Marriage and family law blindsides unwary expats
By Garland M. Baker
Special to A.M. Costa Rica
Shooting oneself in the foot is a common practice in Costa Rica. Eye candy overwhelms some expats — men and women alike — into making bad decisions that affect their lives forever.
Many men and some women come to Costa Rica in search for love. They come here because they could not find love at home.
Others come to the country just for the sexual adventure. Costa Rica is considered one of the top sex tourism destinations of the world. Amazingly, the current president admitted this fact in a news conference recently. Many past presidents have ignored the reality.
Problems arise for an expat when he or she meets the wrong mate. Usually this happens because the expat is looking for love in all the wrong places. Local men and women are everywhere, and they come in all varieties — straight, gay, and bisexual — looking to latch onto a foreigner.
Some of them really want to make a good wife, husband or mate. Many of them just see dollar signs and a way to make extra money for bad habits like drugs or for their umpteen kids at home.
Professional lovers — prostitution is legal in Costa Rica, pimping is not — are great actors. Their profession depends on it. Expats tend to be very bad at seeing through a good show and fall in love easily. Scientists say that sex hormones are powerful chemical messengers and can cloud people’s minds.
The fact is that many expats get taken to the cleaners here because they are not careful in their amorous relationships and because they do not know the law.
Lucky ones may get a wallet or a purse stolen in a hotel room. The not so lucky ones lose a lot more. Here is a true story:
A North American met a young women downtown in a popular place where many expat men go to look for various types of love. He was smitten quickly and fell head over heels for her. In a week, the North American bought his girlfriend a house, a car and a lot of furniture for the house. He was not a rich man, so he pretty much invested everything he had into this relationship.
A month or so past, and the North American was at the new home when a truck drove up. Men got out of the truck and started to load the furniture onto the truck. The North American did not speak Spanish, so he did not know what was going on. He tried to call the police. They answered, and someone on the other line in broken English told him police knew all about the situation.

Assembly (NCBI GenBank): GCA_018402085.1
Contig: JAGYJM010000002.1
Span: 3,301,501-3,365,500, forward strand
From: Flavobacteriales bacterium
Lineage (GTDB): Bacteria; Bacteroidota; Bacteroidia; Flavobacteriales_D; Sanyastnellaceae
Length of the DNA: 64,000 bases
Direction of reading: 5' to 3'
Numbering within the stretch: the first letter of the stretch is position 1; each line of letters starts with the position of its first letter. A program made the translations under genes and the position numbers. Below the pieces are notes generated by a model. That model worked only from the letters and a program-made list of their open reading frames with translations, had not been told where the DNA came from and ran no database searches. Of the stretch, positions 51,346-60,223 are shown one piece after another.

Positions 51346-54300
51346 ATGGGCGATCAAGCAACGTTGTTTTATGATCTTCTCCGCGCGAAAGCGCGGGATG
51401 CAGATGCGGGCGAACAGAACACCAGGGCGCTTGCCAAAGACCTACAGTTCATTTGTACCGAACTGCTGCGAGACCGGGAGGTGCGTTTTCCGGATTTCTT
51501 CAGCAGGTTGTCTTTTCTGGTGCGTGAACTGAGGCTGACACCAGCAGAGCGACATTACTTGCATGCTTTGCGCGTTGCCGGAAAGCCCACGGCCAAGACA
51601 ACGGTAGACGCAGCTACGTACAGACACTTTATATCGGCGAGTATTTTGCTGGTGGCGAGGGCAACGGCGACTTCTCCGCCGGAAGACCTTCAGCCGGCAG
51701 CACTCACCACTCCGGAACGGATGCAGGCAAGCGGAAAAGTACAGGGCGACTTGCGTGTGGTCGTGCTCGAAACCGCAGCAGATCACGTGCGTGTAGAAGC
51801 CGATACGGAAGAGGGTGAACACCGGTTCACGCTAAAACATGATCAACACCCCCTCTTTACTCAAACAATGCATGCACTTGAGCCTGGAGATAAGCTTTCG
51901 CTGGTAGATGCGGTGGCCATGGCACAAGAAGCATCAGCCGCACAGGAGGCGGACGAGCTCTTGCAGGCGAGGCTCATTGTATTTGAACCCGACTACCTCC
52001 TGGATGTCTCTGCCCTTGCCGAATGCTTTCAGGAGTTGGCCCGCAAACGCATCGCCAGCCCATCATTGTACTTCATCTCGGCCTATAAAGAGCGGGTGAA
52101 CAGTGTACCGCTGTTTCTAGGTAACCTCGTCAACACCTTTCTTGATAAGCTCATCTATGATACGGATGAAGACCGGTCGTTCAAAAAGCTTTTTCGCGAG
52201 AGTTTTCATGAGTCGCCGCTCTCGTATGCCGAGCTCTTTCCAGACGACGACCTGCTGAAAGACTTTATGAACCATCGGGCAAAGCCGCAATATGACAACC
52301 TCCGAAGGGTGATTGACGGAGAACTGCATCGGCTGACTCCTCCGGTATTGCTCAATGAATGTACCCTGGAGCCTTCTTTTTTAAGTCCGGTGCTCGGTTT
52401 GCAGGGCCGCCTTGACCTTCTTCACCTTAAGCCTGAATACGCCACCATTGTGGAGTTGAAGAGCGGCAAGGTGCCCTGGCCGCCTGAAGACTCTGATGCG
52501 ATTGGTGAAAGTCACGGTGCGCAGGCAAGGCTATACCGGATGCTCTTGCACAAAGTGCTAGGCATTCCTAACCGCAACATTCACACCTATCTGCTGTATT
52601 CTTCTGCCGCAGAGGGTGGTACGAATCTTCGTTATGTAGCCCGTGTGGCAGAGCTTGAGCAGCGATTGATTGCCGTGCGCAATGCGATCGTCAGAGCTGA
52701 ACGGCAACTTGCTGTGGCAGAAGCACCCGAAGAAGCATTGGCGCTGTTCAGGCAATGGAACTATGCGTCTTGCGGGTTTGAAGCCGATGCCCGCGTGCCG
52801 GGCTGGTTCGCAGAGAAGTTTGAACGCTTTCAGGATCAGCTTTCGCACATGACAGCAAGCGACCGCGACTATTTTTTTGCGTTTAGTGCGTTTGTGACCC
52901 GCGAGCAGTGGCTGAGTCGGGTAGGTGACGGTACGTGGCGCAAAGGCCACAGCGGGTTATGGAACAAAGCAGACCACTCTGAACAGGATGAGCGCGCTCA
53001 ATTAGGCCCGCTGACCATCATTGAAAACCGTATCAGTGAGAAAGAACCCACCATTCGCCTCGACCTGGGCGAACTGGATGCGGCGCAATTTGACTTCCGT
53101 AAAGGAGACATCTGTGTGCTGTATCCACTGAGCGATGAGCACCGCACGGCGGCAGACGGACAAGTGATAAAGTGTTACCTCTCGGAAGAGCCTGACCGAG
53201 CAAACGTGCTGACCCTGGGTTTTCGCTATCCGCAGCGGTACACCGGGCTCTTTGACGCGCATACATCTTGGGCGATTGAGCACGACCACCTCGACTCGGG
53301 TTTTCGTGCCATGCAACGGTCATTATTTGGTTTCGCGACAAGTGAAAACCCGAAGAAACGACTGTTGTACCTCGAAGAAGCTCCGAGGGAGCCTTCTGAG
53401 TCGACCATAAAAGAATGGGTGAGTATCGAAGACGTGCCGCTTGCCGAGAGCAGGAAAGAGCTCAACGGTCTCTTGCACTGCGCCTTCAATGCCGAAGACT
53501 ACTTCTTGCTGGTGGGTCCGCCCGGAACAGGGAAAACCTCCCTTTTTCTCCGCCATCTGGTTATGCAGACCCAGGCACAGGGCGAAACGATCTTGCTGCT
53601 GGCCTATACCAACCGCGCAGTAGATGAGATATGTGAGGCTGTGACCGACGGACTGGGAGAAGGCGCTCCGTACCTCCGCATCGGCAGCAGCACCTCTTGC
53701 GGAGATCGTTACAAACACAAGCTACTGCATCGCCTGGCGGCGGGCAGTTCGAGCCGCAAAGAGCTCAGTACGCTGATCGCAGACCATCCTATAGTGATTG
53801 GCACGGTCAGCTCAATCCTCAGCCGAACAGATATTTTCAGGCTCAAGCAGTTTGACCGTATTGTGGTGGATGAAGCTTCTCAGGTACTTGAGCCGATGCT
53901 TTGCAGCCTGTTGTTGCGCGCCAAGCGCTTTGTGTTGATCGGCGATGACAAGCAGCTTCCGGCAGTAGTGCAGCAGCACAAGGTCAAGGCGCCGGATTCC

The girlfriend had decided to pick up her furniture and move out. She took the car too. Local officials assumed that the furniture and car were in her name.
In another situation, police booted a man out of his house in his skivvies because his girlfriend filed trumped up domestic violence charges against him. In the current legal climate of Costa Rica, domestic violence cases are virtually impossible for a man to fight, and any court hearing can be months away.
Here is the crux. Some expats do their due diligence when buying property because it is a big investment, but they do not do so in an affair of the heart. However, expats should do their homework in an “affaire d’amour” because this is a big investment too. shooting oneself in the foot
Here are some interesting facts:
If a man gets married in Costa Rica and his wife then has a child outside the marriage, the child automatically assumes the surname of the man. Even with DNA testing this situation is almost impossible to reverse. And if the marriage breaks up, the man must continue to pay child support.
When getting married in Costa Rica, some expats fail to realize they are not marrying one person but an entire family.
In any marriage, one must stay married for at least three years before applying for a divorce.
Costa Rica’s family and domestic violence laws are tough and one-sided, on the side of women. A man going in front of a judge in family court is damned from the outset.
But sometimes expat women have problems, too. A wealthy North American women decided to get a divorce from her Costa Rican husband. The husband successfully prevailed on a judge to award him substantial alimony so he could continue to live in a wealthy lifestyle after the divorce.
If an expat who is paying alimony and/or child support wants to leave the county, he or she must deposit 13 months of payments. Otherwise the expat will find an impedimento de salida, a judicial order, at the airport prohibiting him or her from getting on a flight.
Article 37 and 39 of the family code covers prenuptial agreements. These types of legal understandings are usually made before a marriage, but it is possible to make them or modify them during a marriage.
Marrying a Tico or a Tica does not help the foreigner to get a visa to the United States unless the couple plans to live there. And even then the paperwork is a chore.
When looking for a mate, it is possible to meet the wrong one anywhere in the world. However, when looking for love in a country known to be a sex tourism destination extra scrutiny is advised.